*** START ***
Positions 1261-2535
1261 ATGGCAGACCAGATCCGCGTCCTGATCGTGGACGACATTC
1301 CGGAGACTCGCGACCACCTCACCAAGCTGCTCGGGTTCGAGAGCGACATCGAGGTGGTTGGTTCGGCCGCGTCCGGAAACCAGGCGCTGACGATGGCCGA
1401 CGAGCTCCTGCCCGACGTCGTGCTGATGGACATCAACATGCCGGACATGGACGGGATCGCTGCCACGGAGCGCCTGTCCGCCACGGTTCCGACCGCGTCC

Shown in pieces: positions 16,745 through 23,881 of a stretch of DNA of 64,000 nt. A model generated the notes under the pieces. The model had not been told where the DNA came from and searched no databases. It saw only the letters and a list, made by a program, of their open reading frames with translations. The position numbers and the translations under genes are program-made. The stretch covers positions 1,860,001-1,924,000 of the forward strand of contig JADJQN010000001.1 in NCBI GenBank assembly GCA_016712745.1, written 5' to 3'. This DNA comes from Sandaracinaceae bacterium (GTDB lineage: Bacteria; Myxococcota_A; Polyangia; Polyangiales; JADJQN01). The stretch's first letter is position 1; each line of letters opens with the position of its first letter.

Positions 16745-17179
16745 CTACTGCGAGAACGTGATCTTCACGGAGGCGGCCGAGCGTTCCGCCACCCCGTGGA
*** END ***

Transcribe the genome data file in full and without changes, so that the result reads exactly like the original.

Positions 1261-2535
1261 ATGGCAGACCAGATCCGCGTCCTGATCGTGGACGACATTC
1301 CGGAGACTCGCGACCACCTCACCAAGCTGCTCGGGTTCGAGAGCGACATCGAGGTGGTTGGTTCGGCCGCGTCCGGAAACCAGGCGCTGACGATGGCCGA
1401 CGAGCTCCTGCCCGACGTCGTGCTGATGGACATCAACATGCCGGACATGGACGGGATCGCTGCCACGGAGCGCCTGTCCGCCACGGTTCCGACCGCGTCC

Shown in pieces: positions 16,745 through 23,881 of a stretch of DNA of 64,000 nt. A model generated the notes under the pieces. The model had not been told where the DNA came from and searched no databases. It saw only the letters and a list, made by a program, of their open reading frames with translations. The position numbers and the translations under genes are program-made. The stretch covers positions 1,860,001-1,924,000 of the forward strand of contig JADJQN010000001.1 in NCBI GenBank assembly GCA_016712745.1, written 5' to 3'. This DNA comes from Sandaracinaceae bacterium (GTDB lineage: Bacteria; Myxococcota_A; Polyangia; Polyangiales; JADJQN01). The stretch's first letter is position 1; each line of letters opens with the position of its first letter.

Positions 16745-17179
16745 CTACTGCGAGAACGTGATCTTCACGGAGGCGGCCGAGCGTTCCGCCACCCCGTGGA